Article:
structure essay

structure essay

  • State your thesis in a sentence or two, then write another sentence saying why it’s important to make that claim. Indicate, in other words, what a reader might learn by exploring the claim with you. Here you’re anticipating your answer to the “why” question that you’ll eventually flesh out in your conclusion.
  • Begin your next sentence like this: “To be convinced by my claim, the first thing a reader needs to know is . . .” Then say why that’s the first thing a reader needs to know, and name one or two items of evidence you think will make the case. This will start you off on answering the “what” question. (Alternately, you may find that the first thing your reader needs to know is some background information.)
  • Begin each of the following sentences like this: “The next thing my reader needs to know is . . .” Once again, say why, and name some evidence. Continue until you’ve mapped out your essay.

Signs of Trouble

Structure essay
It is important not to introduce any new ideas in the conclusion – it is simply a reminder of what your essay has already covered. It may be useful again to refer back to the title in the conclusion to make it very clear to the examiner that you have thoroughly answered the question at hand. Make sure you remind them of your argument by very concisely touching on each key point.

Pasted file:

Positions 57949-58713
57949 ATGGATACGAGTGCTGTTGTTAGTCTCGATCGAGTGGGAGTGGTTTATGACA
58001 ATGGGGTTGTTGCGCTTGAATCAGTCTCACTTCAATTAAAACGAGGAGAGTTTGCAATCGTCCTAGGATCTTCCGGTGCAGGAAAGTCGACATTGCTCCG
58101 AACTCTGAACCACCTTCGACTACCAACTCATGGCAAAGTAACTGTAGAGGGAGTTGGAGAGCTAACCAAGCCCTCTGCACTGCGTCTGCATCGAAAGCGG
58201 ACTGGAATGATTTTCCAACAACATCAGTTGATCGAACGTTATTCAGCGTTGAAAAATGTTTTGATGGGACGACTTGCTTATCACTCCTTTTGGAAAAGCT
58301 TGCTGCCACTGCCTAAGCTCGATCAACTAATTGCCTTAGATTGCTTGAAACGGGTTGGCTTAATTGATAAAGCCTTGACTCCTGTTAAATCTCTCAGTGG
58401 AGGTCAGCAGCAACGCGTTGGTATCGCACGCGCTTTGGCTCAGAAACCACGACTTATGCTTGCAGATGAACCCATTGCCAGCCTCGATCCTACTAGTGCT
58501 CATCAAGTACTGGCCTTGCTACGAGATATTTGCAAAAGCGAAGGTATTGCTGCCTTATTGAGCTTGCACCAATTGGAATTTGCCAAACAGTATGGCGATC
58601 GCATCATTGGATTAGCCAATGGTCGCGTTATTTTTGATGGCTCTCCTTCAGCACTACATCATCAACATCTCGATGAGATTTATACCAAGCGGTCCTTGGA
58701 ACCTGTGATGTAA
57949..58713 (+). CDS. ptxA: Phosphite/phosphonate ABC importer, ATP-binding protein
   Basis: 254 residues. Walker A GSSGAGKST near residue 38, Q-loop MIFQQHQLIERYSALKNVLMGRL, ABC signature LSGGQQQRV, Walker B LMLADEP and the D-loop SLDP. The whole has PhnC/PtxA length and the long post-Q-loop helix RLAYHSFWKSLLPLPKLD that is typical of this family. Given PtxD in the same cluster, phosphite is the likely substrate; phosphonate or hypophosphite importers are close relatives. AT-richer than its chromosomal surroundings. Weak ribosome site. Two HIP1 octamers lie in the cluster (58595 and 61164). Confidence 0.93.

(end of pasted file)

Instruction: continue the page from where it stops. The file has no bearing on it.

Take the following example:

Even discussion posts and shorter assignments benefit from having an introductory paragraph. Your reader needs this background information no matter the length of the final essay.
All body paragraphs, however, do have a few things in common:

Structure essay
A properly-written essay ought to gift a controversy based totally on evidence, records, and examples. This section usually comes after the advent and answers the ‘what’ question.
Then comes the why query, which goals to clear up the troubles and letting the reader realize what is at stake. Essays with sections are entirely unnecessary and often depart the readers in curiosity.

  • Introduction
    • Background information on situation under discussion
    • Description of the situation
    • Overview of the causes or effects to be outlined
  • Body paragraphs
    • paragraph 1
      • Topic sentence outlining first cause or effect
      • Sentences giving explanations and providing evidence to support the topic sentence
      • Concluding sentence – linking to next paragraph
    • paragraph 2
      • Topic sentence outlining second cause or effect
      • Sentences giving explanations and providing evidence to back topic sentence
      • Concluding sentence – linking to next paragraph
    • Following body paragraphs
      • These follow the same structure for as many causes or effects as you need to outline
  • Conclusion
    • Summary of the main points of the body
    • Conclusion, prediction or recommendation
  • Understood the question correctly?
  • Answered all parts of the question or task?
  • Included a thesis statement (answer to a question or response to a task) and an appropriate argument?
  • Developed my argument by using logical points which are well reasoned?
  • Used information from academic texts or credible sources to support my argument?
  • Included relevant examples, where necessary, from the supplied case study or other data to demonstrate application?
  • Been analytical and demonstrated critical thinking in my essay?
  • Proofread my work to check that each paragraph links to the previous or the thesis?
  • Structured my essay in an introduction, body and conclusion
  • Checked my spelling, grammar and punctuation


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